LACKING EXCITMENT: ESPN.com's David Newton wrote the proposed points system "raises the excitement meter like watching" a test session in the rain. It "promotes consistency over winning more than ever and opens the door for drivers and teams playing it safe more than ever." But it "doesn't fix what ails the sport." It "might be simpler to understand," but "were fans and drivers really confused by the old system?" NASCAR "will tell you it was a primary concern," but, as Jimmie Johnson "reminded us, it won't put fannies in seats and improve television ratings." Johnson: "I don't think it's a huge strategy to engage the fans more from an attendance standpoint or a viewer standpoint" (ESPN.com, 1/21).
Toronto Mayor Rob Ford "hopes to bring" an NFL franchise to the city, and his brother, Toronto Councillor Doug Ford, said that "four groups have approached city hall with hopes of bringing a team north," according to the CBC. Toronto "has made attempts to bring a team to the city in the past, most notably in 1989 and 1995 when a group led by Paul Godfrey made a bid for a team." But Toronto Sun sports columnist Steve Simmons said, "I just don't see it happening. They can't sell their ads that they sell on U.S. television here. They can't market that way here" (CBC.ca, 1/21). Doug Ford said, "To be a world class city, at least a North American world class city, we need an NFL team." He added the NFL "can't ignore a market like Toronto," as it is the "fourth largest city in North America." In Toronto, Jonathan Jenkins noted in "keeping with the bedrock Ford value of fiscal conservatism," Ford said that "no public money would be involved, either with the purchase of a team or the construction of a stadium." The Jaguars and Chargers are "two teams possibly on the move," but Ford said that he is "so far only talking to private investors and hasn't opened a conversation with the league itself" (TORONTO SUN, 1/21).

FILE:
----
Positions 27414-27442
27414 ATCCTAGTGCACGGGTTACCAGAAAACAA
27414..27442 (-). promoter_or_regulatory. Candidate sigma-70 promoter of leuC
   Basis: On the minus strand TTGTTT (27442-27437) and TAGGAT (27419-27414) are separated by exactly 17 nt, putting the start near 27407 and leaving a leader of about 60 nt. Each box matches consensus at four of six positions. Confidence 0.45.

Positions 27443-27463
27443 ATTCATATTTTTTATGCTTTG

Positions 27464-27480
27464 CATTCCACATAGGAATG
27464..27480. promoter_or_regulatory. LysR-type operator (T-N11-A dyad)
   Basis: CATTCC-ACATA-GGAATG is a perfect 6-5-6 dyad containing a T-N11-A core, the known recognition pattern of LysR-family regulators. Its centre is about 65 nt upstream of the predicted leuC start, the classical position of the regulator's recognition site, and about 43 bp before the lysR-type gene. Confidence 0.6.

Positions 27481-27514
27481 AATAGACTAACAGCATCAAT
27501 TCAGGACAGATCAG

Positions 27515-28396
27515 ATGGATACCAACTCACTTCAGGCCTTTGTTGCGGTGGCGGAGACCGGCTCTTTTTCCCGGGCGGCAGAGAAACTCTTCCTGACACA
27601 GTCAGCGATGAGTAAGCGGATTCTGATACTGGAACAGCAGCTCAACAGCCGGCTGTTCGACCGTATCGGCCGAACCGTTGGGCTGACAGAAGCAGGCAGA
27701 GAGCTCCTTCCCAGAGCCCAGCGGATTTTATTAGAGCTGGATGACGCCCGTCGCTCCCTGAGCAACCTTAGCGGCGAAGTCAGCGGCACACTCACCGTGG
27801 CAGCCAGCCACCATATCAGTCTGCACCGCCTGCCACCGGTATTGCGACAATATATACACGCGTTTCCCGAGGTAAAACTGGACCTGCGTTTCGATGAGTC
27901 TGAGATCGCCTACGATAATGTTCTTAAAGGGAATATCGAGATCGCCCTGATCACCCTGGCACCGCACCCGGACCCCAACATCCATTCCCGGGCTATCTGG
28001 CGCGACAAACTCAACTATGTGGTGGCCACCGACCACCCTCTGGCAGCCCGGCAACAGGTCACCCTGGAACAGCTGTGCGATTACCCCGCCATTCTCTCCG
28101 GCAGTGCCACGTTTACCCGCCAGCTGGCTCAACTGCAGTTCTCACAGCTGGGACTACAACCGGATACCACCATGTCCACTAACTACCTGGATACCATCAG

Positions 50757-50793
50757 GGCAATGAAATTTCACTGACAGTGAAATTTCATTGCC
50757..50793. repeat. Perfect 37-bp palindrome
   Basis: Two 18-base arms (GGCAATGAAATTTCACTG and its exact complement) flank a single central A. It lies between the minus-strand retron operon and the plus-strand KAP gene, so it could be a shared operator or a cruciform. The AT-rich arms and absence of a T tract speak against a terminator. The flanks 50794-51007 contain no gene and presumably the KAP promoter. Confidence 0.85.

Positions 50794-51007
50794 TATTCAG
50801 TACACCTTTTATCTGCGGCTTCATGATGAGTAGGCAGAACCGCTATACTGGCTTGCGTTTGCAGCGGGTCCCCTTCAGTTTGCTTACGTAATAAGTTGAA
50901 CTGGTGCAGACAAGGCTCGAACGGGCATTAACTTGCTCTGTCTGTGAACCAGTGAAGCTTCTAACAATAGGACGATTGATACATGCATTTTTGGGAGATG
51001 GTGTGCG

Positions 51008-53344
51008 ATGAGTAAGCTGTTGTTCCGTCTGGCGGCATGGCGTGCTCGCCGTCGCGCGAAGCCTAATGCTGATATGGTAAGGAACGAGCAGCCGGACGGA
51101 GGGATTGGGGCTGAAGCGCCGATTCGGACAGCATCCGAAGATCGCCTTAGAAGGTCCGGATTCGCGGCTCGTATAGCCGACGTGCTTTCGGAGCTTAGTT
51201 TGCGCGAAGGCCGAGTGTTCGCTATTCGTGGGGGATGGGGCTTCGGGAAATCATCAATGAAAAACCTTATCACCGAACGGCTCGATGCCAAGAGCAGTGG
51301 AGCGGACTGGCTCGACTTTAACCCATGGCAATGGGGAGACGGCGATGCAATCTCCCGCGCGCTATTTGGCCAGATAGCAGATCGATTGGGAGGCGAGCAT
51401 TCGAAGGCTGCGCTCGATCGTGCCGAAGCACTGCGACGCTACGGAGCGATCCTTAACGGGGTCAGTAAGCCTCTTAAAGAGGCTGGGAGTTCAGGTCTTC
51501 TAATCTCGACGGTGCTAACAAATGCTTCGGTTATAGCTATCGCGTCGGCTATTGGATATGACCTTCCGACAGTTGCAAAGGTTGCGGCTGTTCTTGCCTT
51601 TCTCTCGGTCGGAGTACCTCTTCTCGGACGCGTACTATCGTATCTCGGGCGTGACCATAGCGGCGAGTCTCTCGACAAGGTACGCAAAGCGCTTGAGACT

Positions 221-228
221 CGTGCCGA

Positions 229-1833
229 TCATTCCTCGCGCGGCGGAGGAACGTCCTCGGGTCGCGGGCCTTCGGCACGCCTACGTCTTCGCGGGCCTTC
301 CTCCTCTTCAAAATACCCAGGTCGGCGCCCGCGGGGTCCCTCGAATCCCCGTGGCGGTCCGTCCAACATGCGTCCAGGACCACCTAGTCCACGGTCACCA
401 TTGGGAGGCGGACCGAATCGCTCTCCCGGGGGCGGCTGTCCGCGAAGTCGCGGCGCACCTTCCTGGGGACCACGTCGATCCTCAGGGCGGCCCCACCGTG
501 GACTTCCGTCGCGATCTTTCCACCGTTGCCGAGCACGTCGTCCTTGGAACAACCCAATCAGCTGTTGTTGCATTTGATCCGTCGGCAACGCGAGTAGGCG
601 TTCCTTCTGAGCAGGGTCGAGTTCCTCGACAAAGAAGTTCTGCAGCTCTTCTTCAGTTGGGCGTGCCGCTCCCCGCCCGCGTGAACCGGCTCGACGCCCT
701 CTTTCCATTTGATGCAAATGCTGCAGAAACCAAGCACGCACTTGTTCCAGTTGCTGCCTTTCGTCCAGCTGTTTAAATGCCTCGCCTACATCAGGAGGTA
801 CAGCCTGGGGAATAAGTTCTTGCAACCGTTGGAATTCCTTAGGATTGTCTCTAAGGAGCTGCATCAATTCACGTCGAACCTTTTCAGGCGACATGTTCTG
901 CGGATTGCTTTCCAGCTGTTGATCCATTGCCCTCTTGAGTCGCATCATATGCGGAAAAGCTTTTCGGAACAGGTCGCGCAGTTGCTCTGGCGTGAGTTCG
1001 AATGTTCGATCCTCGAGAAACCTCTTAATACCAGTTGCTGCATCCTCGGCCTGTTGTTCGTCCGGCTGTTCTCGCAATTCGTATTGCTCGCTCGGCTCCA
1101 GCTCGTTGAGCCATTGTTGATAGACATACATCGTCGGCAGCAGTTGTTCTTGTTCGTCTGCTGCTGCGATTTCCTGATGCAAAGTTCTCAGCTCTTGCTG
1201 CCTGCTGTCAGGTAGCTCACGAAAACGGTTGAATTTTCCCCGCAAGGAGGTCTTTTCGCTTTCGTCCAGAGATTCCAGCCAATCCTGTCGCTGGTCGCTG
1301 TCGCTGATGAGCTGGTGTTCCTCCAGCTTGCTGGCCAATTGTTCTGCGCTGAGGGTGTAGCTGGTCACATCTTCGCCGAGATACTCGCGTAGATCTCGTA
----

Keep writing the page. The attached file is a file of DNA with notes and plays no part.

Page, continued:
NOT A PIPE DREAM: Godfrey, Publisher of the National Post, said the idea is "not a pipe dream." Godfrey: "I am confident the NFL is on Toronto's horizon. It is difficult to put a time frame on it but I do know Toronto has everything. It's a city that stands on its own with corporate head offices, strong employment and loads of football fans." Godfrey "believes the mood, acceptance and success will be more positive" than the Bills Toronto Series "if the NFL team being marketed was Toronto's own" (TORONTO SUN, 1/22).
WRONG APPROACH: In Toronto, Royson James wrote there is "nothing wrong with the Ford Boys stoking the fires of a dying dream" as long as they "have enough energy left to fix the other big-ticket items on their city hall plate." But you can "just tell the Ford Boys know nothing about anything regarding impressing the NFL." James: "The most successful sports league in North America is a closed fraternity of old rich guys who do their business in private and don't take kindly to front-page blowhards demanding a piece of their most prized sports properties" (TORONTO STAR, 1/22). Also in Toronto, Dave Perkins wrote, "You want to even think about playing ball with them one day, you toe every line and never, ever pretend they need you in the least. The league already has plenty of compliant billionaires on hand. It wants rich silent partners and takes on no other kind" (TORONTO STAR, 1/22).